It’s January! Welcome to the month when conversations are limited to two topics: everyone’s New Year’s resolutions and how unbelievably cold and miserable it is outside.
Since I’ve never been a fan of making resolutions only to break them 10 days into the year, that leaves me with the weather.
In most of America, winter sucks. It is cold out. You don’t feel like doing anything. Pipes freeze. Lips, noses, and cheeks get chapped and raw. Black ice kills. Snow hats look cool until you have to take them off indoors and then your hair looks like hell. It’s horrible.
Growing up in Alberta, I have experienced the personal hell that is winter’s awkwardly long, frigid embrace.
But before you go bellyaching about the nasty winter weather in your area, here’s a little reality check. We’ve ranked the states that experience the worst winters in the United States, officially giving them the right to whine and moan from December to February, no questions asked.
This is one of those things where you probably actually want to finish last.
A New England state was DEFINITELY going to be on this list, and here we are, starting things off. The weather in New England is infamously fickle, changing on a dime and often dragging winter along well into the spring.
Random April snow showers? They make you want to cry.
Winters in Montana are definitely different depending on where you live in the state. See, there’s this little thing called the Continental Divide. This divide of mountains prevents cold air masses from crossing over; this makes some parts of Montana almost glorious during the winter (50s, generally speaking) and others a literal frozen tundra.
We’re talking ten below with wind chill and snow covering your car, kind of tundra.
Similarly, winters in Idaho are all about where you live. Either way, you’re getting a heavy snowfall and some chilly temperatures, but living north or south can determine just how frozen you’ll be for four or so months.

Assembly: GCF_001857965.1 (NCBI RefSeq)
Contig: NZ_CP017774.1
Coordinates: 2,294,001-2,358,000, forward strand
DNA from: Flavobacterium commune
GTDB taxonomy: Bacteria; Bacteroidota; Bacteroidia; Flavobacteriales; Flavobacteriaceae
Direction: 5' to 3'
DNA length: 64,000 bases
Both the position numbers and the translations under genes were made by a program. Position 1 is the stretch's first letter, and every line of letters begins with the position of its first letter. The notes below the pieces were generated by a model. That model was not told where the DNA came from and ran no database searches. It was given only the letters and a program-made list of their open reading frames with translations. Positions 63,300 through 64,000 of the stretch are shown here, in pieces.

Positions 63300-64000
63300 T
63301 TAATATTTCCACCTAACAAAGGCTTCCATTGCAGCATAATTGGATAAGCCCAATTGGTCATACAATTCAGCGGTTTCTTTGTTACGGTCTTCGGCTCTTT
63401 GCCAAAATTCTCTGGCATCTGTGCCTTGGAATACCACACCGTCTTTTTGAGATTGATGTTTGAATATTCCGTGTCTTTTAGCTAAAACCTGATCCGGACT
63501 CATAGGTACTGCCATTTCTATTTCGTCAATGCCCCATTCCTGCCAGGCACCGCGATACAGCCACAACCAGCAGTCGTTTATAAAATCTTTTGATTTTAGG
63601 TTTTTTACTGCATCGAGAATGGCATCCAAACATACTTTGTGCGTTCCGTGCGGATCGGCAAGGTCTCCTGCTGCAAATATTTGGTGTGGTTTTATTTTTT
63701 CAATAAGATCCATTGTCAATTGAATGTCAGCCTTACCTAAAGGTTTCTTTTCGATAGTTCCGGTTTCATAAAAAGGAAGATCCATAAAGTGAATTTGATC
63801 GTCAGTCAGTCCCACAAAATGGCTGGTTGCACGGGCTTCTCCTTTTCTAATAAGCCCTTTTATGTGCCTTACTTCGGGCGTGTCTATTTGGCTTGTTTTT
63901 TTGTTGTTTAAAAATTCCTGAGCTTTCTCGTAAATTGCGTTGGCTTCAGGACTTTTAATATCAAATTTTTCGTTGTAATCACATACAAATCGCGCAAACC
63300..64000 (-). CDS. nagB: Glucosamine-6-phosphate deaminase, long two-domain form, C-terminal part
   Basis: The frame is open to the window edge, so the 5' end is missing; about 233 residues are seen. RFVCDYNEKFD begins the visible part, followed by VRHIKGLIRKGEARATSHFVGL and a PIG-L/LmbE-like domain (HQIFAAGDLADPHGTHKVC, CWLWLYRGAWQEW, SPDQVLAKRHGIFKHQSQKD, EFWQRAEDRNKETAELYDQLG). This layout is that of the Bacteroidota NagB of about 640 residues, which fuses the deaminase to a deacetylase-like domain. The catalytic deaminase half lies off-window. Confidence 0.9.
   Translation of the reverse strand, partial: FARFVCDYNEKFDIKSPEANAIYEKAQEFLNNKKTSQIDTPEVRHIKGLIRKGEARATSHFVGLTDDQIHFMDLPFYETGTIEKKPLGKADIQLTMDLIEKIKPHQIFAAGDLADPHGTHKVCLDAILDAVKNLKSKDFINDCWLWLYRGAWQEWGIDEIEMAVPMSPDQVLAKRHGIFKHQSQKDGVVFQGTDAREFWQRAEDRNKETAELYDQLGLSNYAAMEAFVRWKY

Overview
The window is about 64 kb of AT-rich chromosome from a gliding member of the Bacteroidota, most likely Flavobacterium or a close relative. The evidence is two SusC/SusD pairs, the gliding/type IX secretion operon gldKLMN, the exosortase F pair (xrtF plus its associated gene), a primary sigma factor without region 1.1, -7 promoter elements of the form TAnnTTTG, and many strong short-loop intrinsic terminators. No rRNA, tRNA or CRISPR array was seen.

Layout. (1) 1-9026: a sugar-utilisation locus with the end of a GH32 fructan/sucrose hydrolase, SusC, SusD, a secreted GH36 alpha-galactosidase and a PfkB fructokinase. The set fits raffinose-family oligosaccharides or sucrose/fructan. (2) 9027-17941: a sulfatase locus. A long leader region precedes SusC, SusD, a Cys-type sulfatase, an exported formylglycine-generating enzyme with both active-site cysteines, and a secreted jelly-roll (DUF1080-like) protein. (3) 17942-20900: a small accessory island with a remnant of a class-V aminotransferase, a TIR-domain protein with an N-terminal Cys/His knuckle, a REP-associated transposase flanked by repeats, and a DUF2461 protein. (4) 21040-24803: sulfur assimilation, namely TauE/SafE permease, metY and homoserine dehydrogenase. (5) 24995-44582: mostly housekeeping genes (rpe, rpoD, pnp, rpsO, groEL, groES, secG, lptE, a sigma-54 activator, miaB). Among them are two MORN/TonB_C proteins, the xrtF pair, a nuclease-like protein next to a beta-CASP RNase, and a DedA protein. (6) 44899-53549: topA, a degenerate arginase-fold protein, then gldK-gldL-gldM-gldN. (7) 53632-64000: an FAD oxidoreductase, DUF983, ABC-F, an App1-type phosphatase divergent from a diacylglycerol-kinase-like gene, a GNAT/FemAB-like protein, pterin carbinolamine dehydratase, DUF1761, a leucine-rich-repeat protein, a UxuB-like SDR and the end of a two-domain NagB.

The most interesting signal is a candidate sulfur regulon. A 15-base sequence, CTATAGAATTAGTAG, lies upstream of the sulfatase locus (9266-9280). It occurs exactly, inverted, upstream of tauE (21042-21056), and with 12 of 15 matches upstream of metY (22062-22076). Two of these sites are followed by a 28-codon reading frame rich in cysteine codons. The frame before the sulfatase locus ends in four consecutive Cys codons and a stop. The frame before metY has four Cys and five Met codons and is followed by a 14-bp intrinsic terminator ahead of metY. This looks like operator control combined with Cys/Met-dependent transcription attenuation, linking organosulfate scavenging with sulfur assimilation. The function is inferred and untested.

The long, top most part of Idaho is called “the chimney.” If you look at a map of the United States and you take a good look at said chimney, you’ll see it’s practically part of Canada. Which means those Canadian winters don’t have to travel too far.
From December into March, Wisconsin temperatures are pretty darn cold. Again, they vary from which part of the state you live in, but the general consensus is: freezing cold. The average annual snowfall in Wisconsin can be as high as 167.5 inches, which just puts Idaho’s record to shame.
And still, despite the consistent below freezing temps that just knock the wind out of you and the literal feet of snow, people still put on a million layers to tailgate at Packers games. That is commitment.
#6. South Dakota
In South Dakota, the summers are absolutely boiling hot. So it only makes sense that the winters would be absolutely freezing. South Dakota winters are dry with snowfall averages that range from 31 inches in the much warmer eastern part of the state to 198 inches in the deadly cold western part of the state.
Those snowfalls just keep topping each other, don’t they?
October extinguished itself in a rush of howling winds and driving rain and November arrived, cold as frozen iron, with hard frosts every morning and icy drafts that bit at exposed hands and faces.”
―J.K. Rowling, Harry Potter and the Order of the Phoenix